A proposal to rewrite parts of copyright law being pushed by the U.S. Patent and Trademark Office would create new restrictions for filmmakers, journalists, and others using recordings of audiovisual performances. Against the background of the the Next Great Copyright Act lurching forward and the Copyright Office convening a new series of roundtables on the Digital Millennium Copyright Act, few have noticed the USPTO push happening now. But these proposals are a classic instance of copyright creep and are dangerous for users, creators, and service providers alike.

Copyright CreepThe root of this effort is a new international treaty, adopted by WIPO in 2012, that promised to add another layer of legal restrictions on audiovisual performances by giving the performers—actors, musicians, dancers and others—a new veto power over the use of recordings via a copyright-ish right in their performance. At the time, supporters of the treaty (called the Beijing Treaty) insisted it would require only “technical” amendments to U.S. law. Now we are seeing what those “technical” amendments might look like, and it’s not pretty.

In draft legislation submitted to Vice President Joe Biden (in his capacity as President of the Senate), the USPTO proposes that U.S. anti-bootlegging law, which currently applies only to live musical performances, be revised to include all audiovisual “performances.” In addition, the legislation would impose a term limit of 95 years (right now there’s no term limit in the anti-bootlegging law) and clarify that performers’ legal rights are subject to the limitations of the fair use doctrine as well as exceptions for libraries and archives.

There are many problems with this plan. Here are a few:

  1. Definitions: The definition of “performance” is unclear. Does it include lectures? Political speeches? An a cappella group singing a song that’s in the public domain? A flash mob? This matters a lot, especially for the professional and amateur creators and journalists who will need to obtain a license to capture and share any of these activities, and the even larger group of users who might want to repurpose that material.
  2. Term: 95 years?  Really? Admittedly, that’s better than no term at all, but even better would be, say, 14 years—or even the 50 years term that seems to be contemplated in the Treaty.
  3. Damages: The current anti-bootlegging statute says that violators are subject to the same penalties as copyright infringers. Depending on that language is interpreted, anyone who records and shares a “performance” and doesn’t get consent from the performer could be on the hook for up to $150,000 (or more depending on how damages are calculated, another messy question) and potentially attorneys’ fees as well.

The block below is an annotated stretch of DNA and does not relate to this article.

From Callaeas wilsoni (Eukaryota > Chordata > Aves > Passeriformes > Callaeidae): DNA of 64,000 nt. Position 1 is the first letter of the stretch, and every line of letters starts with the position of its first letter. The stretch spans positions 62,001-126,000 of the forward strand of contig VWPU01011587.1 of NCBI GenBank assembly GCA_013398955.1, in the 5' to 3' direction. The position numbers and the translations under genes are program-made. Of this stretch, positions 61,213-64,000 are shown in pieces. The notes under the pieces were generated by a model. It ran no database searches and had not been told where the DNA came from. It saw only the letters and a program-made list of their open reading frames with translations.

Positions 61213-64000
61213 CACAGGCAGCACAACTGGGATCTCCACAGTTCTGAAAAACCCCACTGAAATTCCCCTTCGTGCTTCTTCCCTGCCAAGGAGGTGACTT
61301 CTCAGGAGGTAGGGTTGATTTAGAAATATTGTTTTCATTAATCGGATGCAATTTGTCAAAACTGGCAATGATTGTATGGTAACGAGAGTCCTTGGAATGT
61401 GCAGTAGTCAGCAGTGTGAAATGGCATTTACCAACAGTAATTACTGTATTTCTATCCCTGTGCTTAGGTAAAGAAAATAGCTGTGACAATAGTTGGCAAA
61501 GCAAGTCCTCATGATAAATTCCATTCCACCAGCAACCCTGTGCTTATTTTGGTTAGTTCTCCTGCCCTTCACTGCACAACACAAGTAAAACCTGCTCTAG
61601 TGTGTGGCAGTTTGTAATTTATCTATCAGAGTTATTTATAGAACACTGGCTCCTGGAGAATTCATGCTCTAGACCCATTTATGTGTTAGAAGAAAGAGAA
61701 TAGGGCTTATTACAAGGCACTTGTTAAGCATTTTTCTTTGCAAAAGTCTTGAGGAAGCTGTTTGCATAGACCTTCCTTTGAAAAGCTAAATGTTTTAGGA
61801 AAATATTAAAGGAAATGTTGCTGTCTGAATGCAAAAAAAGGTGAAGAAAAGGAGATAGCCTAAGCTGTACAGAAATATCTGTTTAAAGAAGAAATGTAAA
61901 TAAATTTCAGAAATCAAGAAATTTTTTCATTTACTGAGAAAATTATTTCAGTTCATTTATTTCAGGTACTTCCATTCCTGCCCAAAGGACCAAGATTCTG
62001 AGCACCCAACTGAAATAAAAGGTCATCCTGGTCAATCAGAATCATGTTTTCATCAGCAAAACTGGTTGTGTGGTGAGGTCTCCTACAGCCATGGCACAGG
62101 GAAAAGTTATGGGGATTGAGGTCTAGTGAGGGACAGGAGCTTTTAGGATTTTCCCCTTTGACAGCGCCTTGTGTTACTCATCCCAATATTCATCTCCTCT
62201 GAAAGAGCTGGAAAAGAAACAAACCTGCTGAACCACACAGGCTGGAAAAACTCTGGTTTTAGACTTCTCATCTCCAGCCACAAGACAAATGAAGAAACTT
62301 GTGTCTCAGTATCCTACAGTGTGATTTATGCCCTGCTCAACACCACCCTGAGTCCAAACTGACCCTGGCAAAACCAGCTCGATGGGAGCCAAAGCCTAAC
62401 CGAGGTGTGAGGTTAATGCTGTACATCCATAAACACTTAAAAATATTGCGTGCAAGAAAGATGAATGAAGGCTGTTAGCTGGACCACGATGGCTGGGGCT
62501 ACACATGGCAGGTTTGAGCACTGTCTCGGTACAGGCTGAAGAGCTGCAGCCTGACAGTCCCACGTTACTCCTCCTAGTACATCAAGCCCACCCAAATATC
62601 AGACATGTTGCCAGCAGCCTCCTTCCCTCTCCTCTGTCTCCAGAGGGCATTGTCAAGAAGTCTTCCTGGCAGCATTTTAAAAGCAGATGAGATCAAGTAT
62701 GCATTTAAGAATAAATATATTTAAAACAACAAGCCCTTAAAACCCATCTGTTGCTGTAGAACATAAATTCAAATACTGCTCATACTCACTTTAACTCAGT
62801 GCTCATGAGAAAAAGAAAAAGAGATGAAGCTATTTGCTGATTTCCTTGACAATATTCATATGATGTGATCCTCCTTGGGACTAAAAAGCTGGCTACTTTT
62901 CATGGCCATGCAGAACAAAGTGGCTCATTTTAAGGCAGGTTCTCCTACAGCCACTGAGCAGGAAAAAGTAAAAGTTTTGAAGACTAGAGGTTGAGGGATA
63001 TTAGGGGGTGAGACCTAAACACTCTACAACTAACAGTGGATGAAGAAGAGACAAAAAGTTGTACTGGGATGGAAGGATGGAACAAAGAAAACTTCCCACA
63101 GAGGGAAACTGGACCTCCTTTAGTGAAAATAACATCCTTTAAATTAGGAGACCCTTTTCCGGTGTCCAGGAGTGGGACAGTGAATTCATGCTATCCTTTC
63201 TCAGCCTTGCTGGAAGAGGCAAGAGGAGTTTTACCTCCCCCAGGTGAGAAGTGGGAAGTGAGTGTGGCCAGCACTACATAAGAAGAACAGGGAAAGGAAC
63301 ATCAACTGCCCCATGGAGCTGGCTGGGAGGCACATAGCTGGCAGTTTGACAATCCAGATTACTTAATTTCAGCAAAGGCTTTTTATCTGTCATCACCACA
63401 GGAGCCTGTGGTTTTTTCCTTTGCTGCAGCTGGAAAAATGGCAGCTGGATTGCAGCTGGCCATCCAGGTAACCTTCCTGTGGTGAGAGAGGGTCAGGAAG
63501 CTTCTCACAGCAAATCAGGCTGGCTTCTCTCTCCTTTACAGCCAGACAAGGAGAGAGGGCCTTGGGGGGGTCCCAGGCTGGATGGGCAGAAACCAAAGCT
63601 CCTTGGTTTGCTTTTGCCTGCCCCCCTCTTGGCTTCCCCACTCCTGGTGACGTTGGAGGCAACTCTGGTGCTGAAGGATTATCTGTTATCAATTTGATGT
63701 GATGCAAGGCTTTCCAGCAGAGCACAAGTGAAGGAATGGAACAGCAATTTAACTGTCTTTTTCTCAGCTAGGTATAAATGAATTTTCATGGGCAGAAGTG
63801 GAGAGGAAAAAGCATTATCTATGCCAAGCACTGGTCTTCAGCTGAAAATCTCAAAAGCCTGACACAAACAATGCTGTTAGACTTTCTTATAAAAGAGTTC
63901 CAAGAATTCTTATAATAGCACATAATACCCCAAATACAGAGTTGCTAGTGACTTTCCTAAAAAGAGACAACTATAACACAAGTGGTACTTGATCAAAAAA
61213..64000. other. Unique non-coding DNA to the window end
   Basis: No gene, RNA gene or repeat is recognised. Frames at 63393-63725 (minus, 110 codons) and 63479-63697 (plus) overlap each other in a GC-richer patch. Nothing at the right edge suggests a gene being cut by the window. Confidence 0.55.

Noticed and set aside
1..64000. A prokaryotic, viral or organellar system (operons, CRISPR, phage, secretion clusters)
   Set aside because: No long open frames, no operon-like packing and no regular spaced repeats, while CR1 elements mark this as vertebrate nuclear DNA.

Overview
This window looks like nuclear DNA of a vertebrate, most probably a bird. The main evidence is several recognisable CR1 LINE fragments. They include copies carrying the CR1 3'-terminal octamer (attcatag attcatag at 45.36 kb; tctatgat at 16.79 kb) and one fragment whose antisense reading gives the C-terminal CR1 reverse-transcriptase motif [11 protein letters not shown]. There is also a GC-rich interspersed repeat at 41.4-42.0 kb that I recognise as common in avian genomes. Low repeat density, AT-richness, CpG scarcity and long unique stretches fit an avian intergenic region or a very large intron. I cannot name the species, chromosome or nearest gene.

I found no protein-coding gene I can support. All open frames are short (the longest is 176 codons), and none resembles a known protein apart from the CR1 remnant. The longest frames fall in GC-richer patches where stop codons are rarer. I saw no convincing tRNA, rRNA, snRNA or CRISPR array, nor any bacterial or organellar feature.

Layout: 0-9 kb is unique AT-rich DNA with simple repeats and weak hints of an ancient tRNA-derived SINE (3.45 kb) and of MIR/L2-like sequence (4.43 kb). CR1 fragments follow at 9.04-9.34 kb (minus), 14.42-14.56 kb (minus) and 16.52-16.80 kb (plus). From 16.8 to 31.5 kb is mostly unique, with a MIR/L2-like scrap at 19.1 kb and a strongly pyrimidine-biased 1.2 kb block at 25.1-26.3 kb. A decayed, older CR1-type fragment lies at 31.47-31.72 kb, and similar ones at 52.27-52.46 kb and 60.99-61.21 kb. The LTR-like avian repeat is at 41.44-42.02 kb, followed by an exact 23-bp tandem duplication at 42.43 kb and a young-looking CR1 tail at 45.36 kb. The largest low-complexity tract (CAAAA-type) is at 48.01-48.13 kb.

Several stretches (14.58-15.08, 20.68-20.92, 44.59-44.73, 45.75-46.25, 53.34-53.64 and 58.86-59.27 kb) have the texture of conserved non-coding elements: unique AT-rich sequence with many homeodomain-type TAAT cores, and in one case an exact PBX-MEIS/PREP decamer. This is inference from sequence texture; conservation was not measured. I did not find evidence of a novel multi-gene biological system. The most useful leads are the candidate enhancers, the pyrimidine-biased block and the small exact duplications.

4. Safe Harbors: Currently, it is unclear at best whether the DMCA safe harbors apply to bootlegging claims. That means service providers will worry that any content they host or transmit could subject them to secondary liability if, as will often be the case, the user did not (1) guess correctly about what kinds of consent might be necessary; and (2) obtain that consent.
  5. Potential for abuse: But even if a court concluded that Section 512 applies to these new rights, we have a decade of experience to show that the Section 512 takedown process will be abused to take down lawful content.
  6. What about other limitations? It’s great that the our bootlegging provisions will now be explicitly subject to fair use and the library exceptions. But what about the many other limits on the reach of copyrights? Why not import them all?
  7. Deception: Trade deal supporters often insist that trade agreements involving IP won’t require changes to US law, or only minimal changes. This proposal should serve as a useful demonstration, if such a demonstration were needed, that we can’t trust such claims.

In other words: this is a dangerous proposal. Performers (or, in many cases, the companies to which they transfer their rights) could create new roadblocks to the creation of parodies, mash-ups or new versions of their performances, independent of copyright. It would further complicate the process of clearing rights to audiovisual works, and cast a new legal cloud of uncertainty over the activities of creators, producers, and journalists who build on audiovisual works in compliance with copyright law.

Indeed, we had a perfect example of what’s potentially at stake here less than two years ago, in the infamous case of Garcia v. Google, Inc. The case involved a controversial video—the notorious "Innocence of Muslims" trailer—that was also the center of a political controversy. Actor Cindy Lee Garcia, who appears in the film for five seconds, insisted she has a copyright interest in her performance and, based on that interest, claimed to have a right to have the video taken offline. After Google rejected her DMCA notice, she filed a lawsuit. The Ninth Circuit Court of Appeals ordered Google to take the video down, and keep it down on all of its platforms, effectively editing the online historical record.

After months of legal wrangling—and thousands of pages of briefing from journalists, civil liberties’ groups (including EFF) and service providers—the order was rescinded. But Judge Alex Kozinski wrote a spirited dissent pointing to the Beijing Treaty and concluding it would require recognition of Garcia’s claim.

Garcia v. Google was an object lesson in the power of copyright claims to undermine political debate and expression. We should learn from it. This proposed legislation is a mess that could wreak havoc on our already skewed copyright regime. It needs to be challenged, now, before it goes any further.

We can act today to tell Congress to reject this fundamentally flawed proposal. Write your members of Congress today and urge them to oppose it.

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